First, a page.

The UK stock market is on track to record its lowest trading volumes since 2002 as nervous investors sit on the sidelines amid uncertainty over the economic recovery.
This year, £2.5trn of UK equities are set to be traded, sharply down on a whopping £4trn in 2007 and the lowest relative to the value of UK plc for eight years, according to Equiniti, the UK's large share registrar.
Wayne Story, the chief executive at Equiniti, said: "Today, the markets are still in post-Lehmans shock. So far in 2010, trading in UK equities has been even thinner than in 2009 once you adjust for the increase in values since their recession-hit nadir." Traders will exchange shares worth 1.46 times the value of UK plc this year, but this is significantly down on 2007 when more than twice the value of the London Stock Exchange changed hands.
While nearly 70 per cent of the profits of UK-listed blue-chip companies are generated abroad, fears that the UK economy's recovery could be faltering continues to weigh on listed companies on these shores. Despite the upturn in the economy and stock market, this year's trading levels are still below 2009 and the average of 1.56 times the value of the market traded over the past decade, found Equiniti.
Mr Story said: "The euphoria of the five-year bull market up to its peak in June 2007 brought a massive increase in share trading volumes, far ahead of anything the UK had ever seen before. There has been a dramatic loss of energy in the stock markets since then."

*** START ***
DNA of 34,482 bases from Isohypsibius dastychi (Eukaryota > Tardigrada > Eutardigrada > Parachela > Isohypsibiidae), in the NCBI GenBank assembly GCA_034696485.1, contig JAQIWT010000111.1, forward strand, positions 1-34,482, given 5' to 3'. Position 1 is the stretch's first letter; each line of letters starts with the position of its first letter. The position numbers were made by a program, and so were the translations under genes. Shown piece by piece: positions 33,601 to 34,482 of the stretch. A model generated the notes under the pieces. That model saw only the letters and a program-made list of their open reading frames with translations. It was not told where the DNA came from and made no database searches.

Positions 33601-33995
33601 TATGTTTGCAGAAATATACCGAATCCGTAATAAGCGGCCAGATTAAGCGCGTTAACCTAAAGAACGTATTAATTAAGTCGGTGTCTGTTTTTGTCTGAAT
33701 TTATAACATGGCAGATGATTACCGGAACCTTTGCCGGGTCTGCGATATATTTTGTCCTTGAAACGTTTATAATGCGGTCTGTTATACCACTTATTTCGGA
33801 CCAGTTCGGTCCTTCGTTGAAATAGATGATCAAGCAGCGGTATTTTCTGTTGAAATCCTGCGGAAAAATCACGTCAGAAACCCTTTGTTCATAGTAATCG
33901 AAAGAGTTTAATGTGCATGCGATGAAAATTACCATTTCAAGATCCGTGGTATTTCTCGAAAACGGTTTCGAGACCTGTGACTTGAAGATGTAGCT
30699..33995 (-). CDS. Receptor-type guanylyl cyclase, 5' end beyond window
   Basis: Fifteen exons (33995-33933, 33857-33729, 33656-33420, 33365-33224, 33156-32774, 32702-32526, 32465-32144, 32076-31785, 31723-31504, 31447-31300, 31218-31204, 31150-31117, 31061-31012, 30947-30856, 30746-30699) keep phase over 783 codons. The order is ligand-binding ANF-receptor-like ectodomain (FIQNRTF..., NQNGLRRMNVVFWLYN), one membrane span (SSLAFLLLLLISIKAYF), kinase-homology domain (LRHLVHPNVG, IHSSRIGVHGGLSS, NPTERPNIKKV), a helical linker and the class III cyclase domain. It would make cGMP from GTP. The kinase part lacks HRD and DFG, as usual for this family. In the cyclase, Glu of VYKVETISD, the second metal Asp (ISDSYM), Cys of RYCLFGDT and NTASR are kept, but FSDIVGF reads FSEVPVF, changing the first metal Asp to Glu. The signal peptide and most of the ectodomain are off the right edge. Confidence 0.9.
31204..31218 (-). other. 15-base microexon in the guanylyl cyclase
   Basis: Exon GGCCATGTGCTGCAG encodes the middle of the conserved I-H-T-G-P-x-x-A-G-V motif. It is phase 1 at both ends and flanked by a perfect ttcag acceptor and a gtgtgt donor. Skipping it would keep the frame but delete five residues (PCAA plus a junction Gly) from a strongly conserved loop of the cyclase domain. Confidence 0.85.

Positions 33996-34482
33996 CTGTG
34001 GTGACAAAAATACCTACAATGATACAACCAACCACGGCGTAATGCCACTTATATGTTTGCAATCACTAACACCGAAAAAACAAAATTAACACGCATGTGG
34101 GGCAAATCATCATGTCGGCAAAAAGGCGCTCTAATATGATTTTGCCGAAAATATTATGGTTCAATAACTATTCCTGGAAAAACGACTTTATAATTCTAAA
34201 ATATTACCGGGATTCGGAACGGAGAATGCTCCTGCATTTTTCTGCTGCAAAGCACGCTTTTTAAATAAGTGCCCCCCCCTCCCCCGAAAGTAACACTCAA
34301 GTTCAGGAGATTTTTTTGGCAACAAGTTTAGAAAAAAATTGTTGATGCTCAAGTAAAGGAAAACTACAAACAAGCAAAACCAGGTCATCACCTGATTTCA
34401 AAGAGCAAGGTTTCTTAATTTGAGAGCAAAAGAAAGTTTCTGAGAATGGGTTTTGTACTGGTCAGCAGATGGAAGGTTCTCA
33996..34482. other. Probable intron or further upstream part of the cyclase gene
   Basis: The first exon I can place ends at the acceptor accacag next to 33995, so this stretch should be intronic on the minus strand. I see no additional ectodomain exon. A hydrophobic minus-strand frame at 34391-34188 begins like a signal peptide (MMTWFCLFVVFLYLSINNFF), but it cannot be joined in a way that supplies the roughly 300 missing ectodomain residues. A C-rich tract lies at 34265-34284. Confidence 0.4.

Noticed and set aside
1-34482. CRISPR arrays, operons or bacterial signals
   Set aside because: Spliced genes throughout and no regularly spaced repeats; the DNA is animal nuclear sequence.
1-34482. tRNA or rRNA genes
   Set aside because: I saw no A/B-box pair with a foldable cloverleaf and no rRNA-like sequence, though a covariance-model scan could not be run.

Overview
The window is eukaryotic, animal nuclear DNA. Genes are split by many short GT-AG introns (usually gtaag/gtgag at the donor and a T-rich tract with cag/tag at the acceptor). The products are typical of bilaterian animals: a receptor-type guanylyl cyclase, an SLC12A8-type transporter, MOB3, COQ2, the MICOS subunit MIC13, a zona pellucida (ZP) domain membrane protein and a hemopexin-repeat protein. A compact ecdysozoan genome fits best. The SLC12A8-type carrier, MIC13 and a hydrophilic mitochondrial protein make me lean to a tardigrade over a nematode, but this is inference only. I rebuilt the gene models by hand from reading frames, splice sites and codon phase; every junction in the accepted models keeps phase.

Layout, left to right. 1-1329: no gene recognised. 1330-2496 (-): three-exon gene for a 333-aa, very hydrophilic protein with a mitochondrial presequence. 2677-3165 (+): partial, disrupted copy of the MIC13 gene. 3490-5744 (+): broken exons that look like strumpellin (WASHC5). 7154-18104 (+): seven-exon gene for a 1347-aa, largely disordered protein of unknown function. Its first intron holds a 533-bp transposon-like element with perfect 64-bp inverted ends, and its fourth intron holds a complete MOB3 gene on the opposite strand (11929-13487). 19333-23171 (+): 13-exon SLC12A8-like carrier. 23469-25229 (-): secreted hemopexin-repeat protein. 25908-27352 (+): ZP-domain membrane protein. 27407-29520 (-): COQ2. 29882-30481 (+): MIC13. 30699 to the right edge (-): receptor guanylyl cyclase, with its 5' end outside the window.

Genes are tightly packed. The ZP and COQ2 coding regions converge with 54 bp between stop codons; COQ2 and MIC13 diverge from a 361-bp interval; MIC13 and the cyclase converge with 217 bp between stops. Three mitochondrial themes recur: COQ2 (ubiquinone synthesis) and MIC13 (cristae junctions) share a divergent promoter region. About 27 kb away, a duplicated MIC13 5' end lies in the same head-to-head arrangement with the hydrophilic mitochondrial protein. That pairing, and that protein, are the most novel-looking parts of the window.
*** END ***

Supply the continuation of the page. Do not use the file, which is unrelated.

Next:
This year will also be one of the most volatile of the past 10 years. Eight of the decade's 100 most volatile weeks came in the first half of this year. But 2010 is likely to pale in comparison with 2009, when 24 of the most turbulent weeks occurred, surpassing even the aftermath of 9/11 and the Iraq war turmoil.
The slump in trading volumes is a blow for the Government, which needs to replenish its empty coffers. Stamp duty reserve tax, the 0.5 per cent levy on shares changing hands, tumbled to £2.9bn in the year to 31 March 2010, down from £4.2bn for the same period three years ago.
But a recovery in share prices would compensate for the lower volumes this year, which should mean that tax revenues will recover in the year to next March, forecast Equiniti. It said the Office of Budget Responsibility's forecast for £3.1bn in the year to the end of next March "looks achievable". The blue-chip FTSE 100 index closed on Friday at 5,275.44, compared with 5,412.88 on 31 December 2009.